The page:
Monday, May 22, 2006


I recently spoke on a masculinities panel at Hampshire College as a part of the From Abortion Rights to Social Justice conference. While the discussion of the work we do at Men Can Stop Rape went well, I spoke mostly about men and not about masculinities. And as I was informed after the panel, this left out a whole array of issues affecting transgender people (individuals not identifying with the gender assigned to them at birth or with either of the two genders we are given to choose from). I don’t know a lot about the transgender community, or transgender issues but I absolutely do know they are important to our work.

If we walk into our high schools to speak with a group of young men on day one about “transgender issues” we may put them at risk by association, or they may completely shut-down. Like myself, many of them may be ignorant of or uncomfortable with the issues. I also know that if we don’t eventually start dialogue we are ignoring the part of our mission that’s about encouraging young men to be individuals instead of trying to live up to what society says is a “real man.” The same way we encourage men to embrace feminism as relevant to them, and vice versa, we should encourage ourselves to listen to and learn from the voices of transgender people in feminist movement. If we don’t we are missing out on the opportunity to learn about all of the gender expressions available to us, and we are missing out on all of the ways to be an individual. And in regards to our work ending men’s violence – violence that is about enforcing rigid gender boxes in many ways – learning and teaching about transgender issues is absolutely essential. As I alluded to before – I have a lot of learning to do myself. Here are a few resources that I’ve used and suggest:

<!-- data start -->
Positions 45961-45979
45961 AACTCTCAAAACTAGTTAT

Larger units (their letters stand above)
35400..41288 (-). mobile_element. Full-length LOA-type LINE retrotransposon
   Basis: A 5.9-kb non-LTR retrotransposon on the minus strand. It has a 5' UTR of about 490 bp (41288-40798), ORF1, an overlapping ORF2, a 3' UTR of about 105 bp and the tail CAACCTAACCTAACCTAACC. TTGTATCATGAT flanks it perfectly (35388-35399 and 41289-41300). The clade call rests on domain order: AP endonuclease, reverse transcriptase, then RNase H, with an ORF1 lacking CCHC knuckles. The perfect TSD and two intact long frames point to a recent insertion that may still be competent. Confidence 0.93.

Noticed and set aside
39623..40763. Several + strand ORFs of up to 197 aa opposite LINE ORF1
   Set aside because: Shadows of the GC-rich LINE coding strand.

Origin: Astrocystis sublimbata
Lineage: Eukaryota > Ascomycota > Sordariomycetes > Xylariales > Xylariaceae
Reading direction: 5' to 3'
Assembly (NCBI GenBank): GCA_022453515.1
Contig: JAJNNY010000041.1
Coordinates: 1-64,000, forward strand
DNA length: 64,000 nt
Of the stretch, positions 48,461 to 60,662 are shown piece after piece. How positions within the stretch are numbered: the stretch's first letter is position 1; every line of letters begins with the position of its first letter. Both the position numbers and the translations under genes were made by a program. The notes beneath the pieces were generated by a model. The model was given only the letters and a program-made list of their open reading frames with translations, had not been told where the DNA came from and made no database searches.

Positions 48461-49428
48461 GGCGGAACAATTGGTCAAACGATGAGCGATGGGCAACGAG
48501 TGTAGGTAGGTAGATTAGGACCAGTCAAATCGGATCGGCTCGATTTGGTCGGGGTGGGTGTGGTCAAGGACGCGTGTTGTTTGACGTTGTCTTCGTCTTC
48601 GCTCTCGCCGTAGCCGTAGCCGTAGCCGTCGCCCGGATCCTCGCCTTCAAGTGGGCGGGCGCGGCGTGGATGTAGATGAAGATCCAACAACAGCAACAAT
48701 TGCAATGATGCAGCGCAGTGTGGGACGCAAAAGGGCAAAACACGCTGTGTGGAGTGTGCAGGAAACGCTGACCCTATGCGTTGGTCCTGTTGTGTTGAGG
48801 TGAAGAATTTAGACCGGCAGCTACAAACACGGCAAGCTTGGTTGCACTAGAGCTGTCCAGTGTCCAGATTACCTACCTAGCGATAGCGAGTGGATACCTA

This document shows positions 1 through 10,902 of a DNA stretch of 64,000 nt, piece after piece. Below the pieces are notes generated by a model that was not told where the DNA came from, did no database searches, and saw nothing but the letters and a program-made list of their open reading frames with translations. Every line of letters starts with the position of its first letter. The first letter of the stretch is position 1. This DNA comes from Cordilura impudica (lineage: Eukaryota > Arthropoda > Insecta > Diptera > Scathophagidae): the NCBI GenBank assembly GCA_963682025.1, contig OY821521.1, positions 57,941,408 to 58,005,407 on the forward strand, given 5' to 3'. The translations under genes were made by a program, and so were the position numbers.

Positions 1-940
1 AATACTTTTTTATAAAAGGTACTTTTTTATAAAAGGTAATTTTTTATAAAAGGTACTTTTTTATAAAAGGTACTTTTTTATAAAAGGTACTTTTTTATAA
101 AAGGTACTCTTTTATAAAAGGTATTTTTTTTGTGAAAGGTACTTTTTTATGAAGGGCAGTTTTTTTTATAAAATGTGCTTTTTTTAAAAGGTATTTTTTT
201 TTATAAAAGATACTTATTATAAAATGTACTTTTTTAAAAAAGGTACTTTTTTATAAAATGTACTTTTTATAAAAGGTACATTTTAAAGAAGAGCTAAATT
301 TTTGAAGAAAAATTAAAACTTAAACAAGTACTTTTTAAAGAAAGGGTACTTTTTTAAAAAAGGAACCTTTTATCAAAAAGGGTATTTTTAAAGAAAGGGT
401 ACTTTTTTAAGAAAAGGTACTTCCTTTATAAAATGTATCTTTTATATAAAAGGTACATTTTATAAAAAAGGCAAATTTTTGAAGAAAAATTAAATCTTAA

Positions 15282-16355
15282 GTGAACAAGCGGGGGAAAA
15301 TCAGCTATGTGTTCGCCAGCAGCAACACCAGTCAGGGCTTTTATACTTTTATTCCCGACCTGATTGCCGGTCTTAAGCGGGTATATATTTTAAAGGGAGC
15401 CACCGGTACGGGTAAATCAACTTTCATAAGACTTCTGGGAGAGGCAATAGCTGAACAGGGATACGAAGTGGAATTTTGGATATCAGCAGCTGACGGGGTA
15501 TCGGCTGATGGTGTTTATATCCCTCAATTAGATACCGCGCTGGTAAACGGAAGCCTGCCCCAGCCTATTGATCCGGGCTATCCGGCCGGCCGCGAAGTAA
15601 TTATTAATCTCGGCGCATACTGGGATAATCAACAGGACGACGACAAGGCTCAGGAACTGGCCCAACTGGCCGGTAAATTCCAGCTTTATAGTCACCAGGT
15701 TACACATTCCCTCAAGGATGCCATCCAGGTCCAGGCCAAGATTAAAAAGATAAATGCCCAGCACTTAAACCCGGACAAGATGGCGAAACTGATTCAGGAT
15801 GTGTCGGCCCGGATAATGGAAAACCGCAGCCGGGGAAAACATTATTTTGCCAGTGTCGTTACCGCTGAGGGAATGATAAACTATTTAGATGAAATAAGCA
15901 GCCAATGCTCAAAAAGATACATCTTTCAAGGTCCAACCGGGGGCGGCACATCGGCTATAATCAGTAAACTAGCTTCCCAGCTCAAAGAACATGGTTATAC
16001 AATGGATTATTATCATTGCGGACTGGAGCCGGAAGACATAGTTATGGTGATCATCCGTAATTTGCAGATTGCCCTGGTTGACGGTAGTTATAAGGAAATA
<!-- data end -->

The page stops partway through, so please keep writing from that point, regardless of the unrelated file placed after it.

International Foundation for Gender Education
Transfeminism – Revising the Revolution!
Transgender Warrior the domain of Leslie Feinberg
Gender Public Advocay Coalition

Patrick Lincoln Share

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